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Ph.D. Course of Study

• Coursework credits. Ph.D. students take a minimum of 48 graduate course credit hours (16 courses). These must include at least a minimum of one in ancient philosophy, one in medieval philosophy, one in modern philosophy, and one in contemporary philosophy (note: not all graduate courses offered by the department fall into one of these categories). With the approval of the Chair, six credits (2 courses) may be taken through other Duquesne departments or at area universities. Ph.D. students normally complete their coursework in three years, taking 9 credits (3 courses) each semester during their first two years and 6 credits (2 courses) each semester during their third year. Later years are dedicated to dissertation work.

• Transfer credits. After a reasonable period has elapsed to observe performance at Duquesne, the Chair may approve the transfer of up to 9 credits of prior graduate coursework in philosophy. In some cases, larger transfers may be allowed for philosophy coursework completed at non-U.S. institutions. Please note that this Philosophy graduate transfer credit policy is more limited than the general Graduate School policy.

• Comprehensive examinations. Ph.D. students must pass two rounds of comprehensive exams: written exams taken no later than the third semester in the program and oral exams taken no later than the sixth. Students entering the Ph.D. program with prior philosophy graduate coursework at Duquesne may be assigned abbreviated exam schedules. Those who fail either comprehensive exam twice will be asked to leave the program. More details about comprehensive exams are available to enrolled graduate students through the Philosophy PhD Students Blackboard community website.

• Language requirements. Ph.D. students must demonstrate research competence in two foreign languages (normally ancient Greek, Latin, French, or German). Other languages may be allowed when demonstrably related to dissertation research. Language requirements must be satisfied before dissertation prospectus submission and so are usually completed during the first three to four years of the program. Tuition assistance is usually available for semester language courses at Duquesne and intensive summer language study abroad.

• Supervised teaching & pedagogical training. Ph.D. students funded by stipend are initially required to serve as Teaching Assistants and later to teach introductory-level courses. Typically, students assist for three semesters and then begin teaching. The semester prior to teaching their first course, students receive pedagogical training through the Graduate Teaching Philosophy Seminar (PHIL 689/690). Faculty mentors and the Center for Teaching Excellence provide additional pedagogical training. During their first two semesters of teaching, students register for Supervised Teaching of Philosophy (PHIL 691/692). Classroom performance is reviewed periodically. PHIL 689/690 and 691/692 are credit- and tuition-free; they do not count toward the 48 required course credits.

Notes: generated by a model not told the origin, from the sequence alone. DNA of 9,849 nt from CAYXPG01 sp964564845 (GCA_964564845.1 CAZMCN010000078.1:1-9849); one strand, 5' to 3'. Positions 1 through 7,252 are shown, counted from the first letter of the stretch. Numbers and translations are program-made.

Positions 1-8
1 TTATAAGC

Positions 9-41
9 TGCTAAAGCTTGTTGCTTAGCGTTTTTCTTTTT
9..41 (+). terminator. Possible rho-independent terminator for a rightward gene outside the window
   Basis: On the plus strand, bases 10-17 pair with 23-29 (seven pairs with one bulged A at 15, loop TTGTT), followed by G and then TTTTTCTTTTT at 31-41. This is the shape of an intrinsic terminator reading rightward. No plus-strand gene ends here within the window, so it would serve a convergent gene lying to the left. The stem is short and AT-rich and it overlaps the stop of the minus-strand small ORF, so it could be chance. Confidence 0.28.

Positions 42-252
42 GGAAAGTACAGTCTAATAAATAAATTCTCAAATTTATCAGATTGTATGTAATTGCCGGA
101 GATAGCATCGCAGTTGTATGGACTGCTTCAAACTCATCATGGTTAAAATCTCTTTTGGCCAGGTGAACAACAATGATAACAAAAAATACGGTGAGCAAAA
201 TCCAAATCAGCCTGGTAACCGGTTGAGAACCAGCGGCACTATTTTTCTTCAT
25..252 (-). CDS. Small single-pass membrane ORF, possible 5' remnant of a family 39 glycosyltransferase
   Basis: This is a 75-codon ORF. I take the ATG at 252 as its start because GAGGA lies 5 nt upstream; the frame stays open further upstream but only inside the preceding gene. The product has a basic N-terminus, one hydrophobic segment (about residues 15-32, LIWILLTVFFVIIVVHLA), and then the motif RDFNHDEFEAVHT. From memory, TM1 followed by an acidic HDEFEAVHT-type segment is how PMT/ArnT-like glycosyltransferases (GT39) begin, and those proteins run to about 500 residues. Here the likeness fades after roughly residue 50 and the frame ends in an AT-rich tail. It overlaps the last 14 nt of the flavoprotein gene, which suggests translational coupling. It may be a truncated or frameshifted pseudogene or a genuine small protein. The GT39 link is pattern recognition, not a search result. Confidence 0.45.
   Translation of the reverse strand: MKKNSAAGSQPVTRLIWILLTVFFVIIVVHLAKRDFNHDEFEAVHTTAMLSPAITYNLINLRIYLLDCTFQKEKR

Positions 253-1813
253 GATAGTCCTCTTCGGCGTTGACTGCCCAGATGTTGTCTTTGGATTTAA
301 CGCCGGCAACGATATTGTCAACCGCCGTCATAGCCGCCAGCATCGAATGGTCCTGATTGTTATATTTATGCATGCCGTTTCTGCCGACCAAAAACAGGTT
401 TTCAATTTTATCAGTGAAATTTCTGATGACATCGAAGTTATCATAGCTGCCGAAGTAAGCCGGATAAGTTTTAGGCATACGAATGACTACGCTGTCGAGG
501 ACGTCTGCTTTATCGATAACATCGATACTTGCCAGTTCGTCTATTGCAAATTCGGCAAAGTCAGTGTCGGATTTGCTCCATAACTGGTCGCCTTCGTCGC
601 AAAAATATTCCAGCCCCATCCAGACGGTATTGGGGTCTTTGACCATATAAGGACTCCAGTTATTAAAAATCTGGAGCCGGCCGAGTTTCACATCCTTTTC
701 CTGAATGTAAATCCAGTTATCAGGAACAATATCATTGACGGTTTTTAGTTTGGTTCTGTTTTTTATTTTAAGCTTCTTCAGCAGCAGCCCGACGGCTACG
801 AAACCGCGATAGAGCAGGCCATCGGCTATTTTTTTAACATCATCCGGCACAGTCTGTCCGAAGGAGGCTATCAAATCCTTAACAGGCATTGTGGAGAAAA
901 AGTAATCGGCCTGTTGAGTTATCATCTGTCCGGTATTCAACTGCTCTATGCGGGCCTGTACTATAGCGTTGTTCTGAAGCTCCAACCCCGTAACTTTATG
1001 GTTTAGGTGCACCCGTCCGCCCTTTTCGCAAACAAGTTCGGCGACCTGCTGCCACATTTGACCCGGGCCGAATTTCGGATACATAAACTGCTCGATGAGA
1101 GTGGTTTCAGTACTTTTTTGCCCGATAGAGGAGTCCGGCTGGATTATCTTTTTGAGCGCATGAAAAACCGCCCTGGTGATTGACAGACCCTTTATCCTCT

• Grant submission requirement. All Ph.D. students are required to make at least one application for an external grant (for research, travel, language study, or other relevant purpose) before submitting a dissertation prospectus. A copy of the grant application should be sent to the Chair.

• Dissertation. A prospectus detailing plans for dissertation research may be submitted once all coursework requirements, language requirements, grant submission requirements, and comprehensive exams are complete. The prospectus should be discussed with the student's proposed Dissertation Director and is not approved until formally accepted by the director and two readers. An approved prospectus must be submitted to the Chair no later than two years after completing the comprehensive exams (in most cases, the prospectus is submitted within six months). At this point, the student commences dissertation research and writing. Students have four years following completion of comprehensive exams to submit, revise, and publically defended a dissertation. The dissertation will be considered complete once defended and approved by all committee members and submitted to the University.

• Dissertation credits. After completing all coursework credits, Ph.D. students must register for 6 dissertation research credits (a minimum of 1 credit/semester) (PHIL 701). These credits do not count toward coursework requirements.

• Continuation credits. After completing coursework and dissertation credits, Ph.D. students must register for fee-based continuation credits (GRAS 701) to maintain their enrollment status at Duquesne. Continuous registration does not apply to students on leave of absence. These credits do not count toward the coursework requirements detailed above. Note that online registration for these credits is not available; a message stating intent to register for continuation credits must be sent to the Dean's Office and the Philosophy Department each semester.

• Satisfactory Progress. The Chair and Director of Graduate Studies periodically review progress toward degree. Students deemed not to be making satisfactory progress may be placed on probation or asked to leave the program. University policy requires all work leading to a Ph.D. degree to be completed no more than eight years after matriculation.

• Degree conferral. Ph.D. candidates must make a formal application for the degree at the office of the Registrar prior to the date specified in that year's University Calendar and should be present at graduation. Students must make complete settlement of their financial accounts with the university before any degree will be conferred.

Additional Links:

Philosophy Faculty

Ph.D. Funding

Ph.D. Placement

Ph.D. Application

Graduate Courses

Departmental Speakers and Events

Graduate Students in Philosophy Organization